"At the age of 57 years, James Davis, serving as a private in the Revolutionary army, under Capt. James Mosts, in the Second regiment of New Jersey infantry, was killed in the battle of Somerset Court House, September 11, 1777. His younger brother, William D. Davis, born in 1830, served in the Reolutionary army as captain in both the First and Third regiments, Monmouth county, New Jersey militia. 

"Capt. William's daughter, Mary, was married to her cousin, Jacob, the son of James Davis who was the great-great-great-grandfather of this sketch. The loyal Mary not only sent her husband forth as chaplain in the Revolutionary army, but allowed her young son, Jacob II, to enlist at Raleigh, N. C., in the quartermaster's department while yet in his teens, the records showing that he received for services certificates Nos. 41, 104, and 221 for the sum of $406 from Daniel Marsh of the quartermaster department. 

"Thus we find among the ancestor of Samuel H. Davis, (brother of S. Orlando, subjects of this sketch), two great-great-grandfathers, Private James Davis and Capt. William Davis; his great-grandfather, Chaplain Jacob Davis, and his grandfather, Jacob Davis II, all in their country's service during the American Revolution." 

Three Generations

Thus it is seen that three generations of this Davis family served in the War of Independence. 

S. Orlando Davis, son of Samuel Davis Davis and wife, Elizabeth Ford Davis, married Lucinda Van Horn, of Lost Creek, June 9, 1869. His grandfather, the Rev. Jacob Davis, performed the ceremony. She was a daughter of John H. and Mary Van Horn and was born February 22, 1849, at what is now known as Sheets Mills near Lost Creek. She died January 29, 1923, and was buried in the family lot in the Brick Church cemetery at Lost Creek. Her father was born August 9, 1818, and died July 14, 1856. Her mother was born November 10, 1820, and died August 18, 1899. They were burined in the Van Horn cemetery, improperly known as the Sheets cemetery, as the land for the cemetery was deeded by John J. Van Horn, Orlando Davis explains.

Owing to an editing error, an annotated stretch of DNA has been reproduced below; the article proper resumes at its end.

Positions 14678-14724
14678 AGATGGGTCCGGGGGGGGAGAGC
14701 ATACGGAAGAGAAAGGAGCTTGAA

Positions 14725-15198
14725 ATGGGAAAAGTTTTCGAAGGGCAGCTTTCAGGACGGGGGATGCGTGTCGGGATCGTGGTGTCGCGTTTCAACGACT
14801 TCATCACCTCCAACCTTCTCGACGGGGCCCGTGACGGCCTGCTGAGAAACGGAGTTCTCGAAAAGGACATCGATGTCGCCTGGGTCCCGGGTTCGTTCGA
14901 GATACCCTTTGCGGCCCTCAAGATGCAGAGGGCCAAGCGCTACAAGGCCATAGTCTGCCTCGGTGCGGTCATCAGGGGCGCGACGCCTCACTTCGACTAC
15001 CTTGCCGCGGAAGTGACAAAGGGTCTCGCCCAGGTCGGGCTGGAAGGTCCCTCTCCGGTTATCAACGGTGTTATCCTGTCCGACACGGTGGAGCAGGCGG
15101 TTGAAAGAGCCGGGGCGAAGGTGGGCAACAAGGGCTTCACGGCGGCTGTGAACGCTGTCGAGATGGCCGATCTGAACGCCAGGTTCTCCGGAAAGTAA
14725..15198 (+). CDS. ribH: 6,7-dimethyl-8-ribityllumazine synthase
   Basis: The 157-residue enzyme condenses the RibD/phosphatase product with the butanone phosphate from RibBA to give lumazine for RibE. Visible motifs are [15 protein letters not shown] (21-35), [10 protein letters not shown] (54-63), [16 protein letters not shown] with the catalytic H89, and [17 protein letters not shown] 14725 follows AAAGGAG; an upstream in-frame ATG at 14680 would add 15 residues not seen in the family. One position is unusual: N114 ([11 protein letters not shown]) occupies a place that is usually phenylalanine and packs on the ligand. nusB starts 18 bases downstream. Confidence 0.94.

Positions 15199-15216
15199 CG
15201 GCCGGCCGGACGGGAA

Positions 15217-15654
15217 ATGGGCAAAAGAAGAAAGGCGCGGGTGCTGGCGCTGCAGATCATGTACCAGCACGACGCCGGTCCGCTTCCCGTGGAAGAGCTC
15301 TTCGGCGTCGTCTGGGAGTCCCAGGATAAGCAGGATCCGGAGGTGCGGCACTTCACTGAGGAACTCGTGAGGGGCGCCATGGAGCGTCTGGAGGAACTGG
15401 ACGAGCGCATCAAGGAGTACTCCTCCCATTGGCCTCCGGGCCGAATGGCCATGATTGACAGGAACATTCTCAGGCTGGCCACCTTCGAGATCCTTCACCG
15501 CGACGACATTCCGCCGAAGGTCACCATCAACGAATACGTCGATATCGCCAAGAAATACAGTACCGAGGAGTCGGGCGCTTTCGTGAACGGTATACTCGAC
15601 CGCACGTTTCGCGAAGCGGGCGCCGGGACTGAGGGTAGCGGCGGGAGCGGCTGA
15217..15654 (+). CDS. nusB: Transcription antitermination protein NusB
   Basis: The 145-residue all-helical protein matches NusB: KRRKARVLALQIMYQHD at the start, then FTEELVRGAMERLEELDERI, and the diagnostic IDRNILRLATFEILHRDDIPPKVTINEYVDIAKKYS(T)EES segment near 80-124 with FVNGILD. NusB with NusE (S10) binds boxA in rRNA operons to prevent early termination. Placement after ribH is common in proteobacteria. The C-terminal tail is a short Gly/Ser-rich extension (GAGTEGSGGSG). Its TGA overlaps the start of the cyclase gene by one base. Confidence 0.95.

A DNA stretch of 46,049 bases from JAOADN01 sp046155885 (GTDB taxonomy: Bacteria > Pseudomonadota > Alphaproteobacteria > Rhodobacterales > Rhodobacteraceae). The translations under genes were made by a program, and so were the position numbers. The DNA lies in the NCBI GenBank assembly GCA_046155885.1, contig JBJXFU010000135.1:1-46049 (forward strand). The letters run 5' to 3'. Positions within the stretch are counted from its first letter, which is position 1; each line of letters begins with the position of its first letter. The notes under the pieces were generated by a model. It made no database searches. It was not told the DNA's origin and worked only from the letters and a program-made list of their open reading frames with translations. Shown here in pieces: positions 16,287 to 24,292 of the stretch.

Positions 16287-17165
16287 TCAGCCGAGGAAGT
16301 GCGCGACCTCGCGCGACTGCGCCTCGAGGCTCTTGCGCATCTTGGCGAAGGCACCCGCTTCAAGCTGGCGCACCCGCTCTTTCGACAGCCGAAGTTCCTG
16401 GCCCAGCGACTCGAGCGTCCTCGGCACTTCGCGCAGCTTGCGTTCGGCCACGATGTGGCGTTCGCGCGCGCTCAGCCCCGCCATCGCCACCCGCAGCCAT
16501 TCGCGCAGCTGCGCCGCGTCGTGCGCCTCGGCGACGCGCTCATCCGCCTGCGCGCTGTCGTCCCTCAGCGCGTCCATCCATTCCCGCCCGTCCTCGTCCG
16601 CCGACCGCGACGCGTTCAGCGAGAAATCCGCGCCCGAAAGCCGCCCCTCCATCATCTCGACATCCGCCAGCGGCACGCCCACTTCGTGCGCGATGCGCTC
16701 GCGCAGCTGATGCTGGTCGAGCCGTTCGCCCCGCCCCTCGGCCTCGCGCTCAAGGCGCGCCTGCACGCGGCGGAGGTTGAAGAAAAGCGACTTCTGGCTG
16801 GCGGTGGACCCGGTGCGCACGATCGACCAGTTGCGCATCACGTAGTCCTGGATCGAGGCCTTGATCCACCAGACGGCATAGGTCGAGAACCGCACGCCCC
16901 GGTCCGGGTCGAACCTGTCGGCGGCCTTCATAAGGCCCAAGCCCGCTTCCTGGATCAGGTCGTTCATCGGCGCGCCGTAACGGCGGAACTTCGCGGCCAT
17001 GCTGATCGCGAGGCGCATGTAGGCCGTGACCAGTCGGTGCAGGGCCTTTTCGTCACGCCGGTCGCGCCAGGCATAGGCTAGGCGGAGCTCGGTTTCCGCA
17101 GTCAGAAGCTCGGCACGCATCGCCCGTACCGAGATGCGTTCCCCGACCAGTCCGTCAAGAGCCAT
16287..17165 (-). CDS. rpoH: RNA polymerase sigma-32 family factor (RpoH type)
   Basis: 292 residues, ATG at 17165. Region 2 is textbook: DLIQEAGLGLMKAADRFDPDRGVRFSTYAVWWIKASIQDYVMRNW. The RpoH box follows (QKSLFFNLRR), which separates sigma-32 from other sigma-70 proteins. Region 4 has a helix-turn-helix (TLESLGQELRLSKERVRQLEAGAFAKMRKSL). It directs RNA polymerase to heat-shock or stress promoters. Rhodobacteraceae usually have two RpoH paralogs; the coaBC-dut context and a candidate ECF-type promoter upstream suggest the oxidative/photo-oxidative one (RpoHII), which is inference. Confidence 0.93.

Septemius Orlando Davis and Lucinda Van Horn Davis' sons and daughters were born as follows on the Harrison county side

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of the boundary line between Harrison and Lewis counties at the County Line stop of the Clarksburg-Weston interurban traction line: 

Maleta H. Davis, December 15, 1870, single, and housekeeper for her father. 
Jasper Lewis Davis, June 10, 1872.
James Ahva Davis, October 27, 1873, and died July 16, 1874. 
Mary Elizabeth Velma Davis, December 21, 1875, and died March 27, 1887.
Samuel Erlow Davis, October 21, 1879. Urso Boothe Davis, December 5, 1888. 
Jasper Lewis Davis was a Lost Creek contractor-carpenter. He married Miss Nannie E. Morrison, a daughter of Ashton M. and Sarah Nixon Morrison, of Lambert's run, June 28, 1893. 

Crowbar Pierced Body

While hauling logs for the foundation of an oil well, Jasper Lewis Davis met with an accident which resulted in his death Jun 27, 1915. 

After he had thrown a sharp crowbar off his wagon, he jumped to the ground, coming in contact with the crowbar and the sharp point pierced his body, causing blood poison, of which he died in a Clarksburg hospital within a few days. His widow continues to reside at Lost Creek. Their only child, a daughter, Georgia A. Davis, was born May 5, 1894. She is the widow of Peter C. Barnes. They became the parents of several children. 

Urso Booth Davis, son of Orlando and Lucinda, married Miss Jessie Saunders, a daughter of Everett B. and Ephemia Black Saunders, of Alfred, N. Y., where she was born February 28, 1884. Their marriage took place August 13, 1913, at Hornell, N. Y. Their children are: 

Everett Orlando Davis, born July 5, 1914; Jane Elizabeth Davis, born May 4, 1916; Lewis Edward Davis, born January 25, 1918; and Hugh Calvin, born May 17, 1927. 

Urso Boothe Davis is a dairy farmer, who owns 115 acres of the former Daniel Bassel farm near Lost Creek. His herd includes eighteen or twenty registered Jersey and Guernsey cows. 

Registered Herd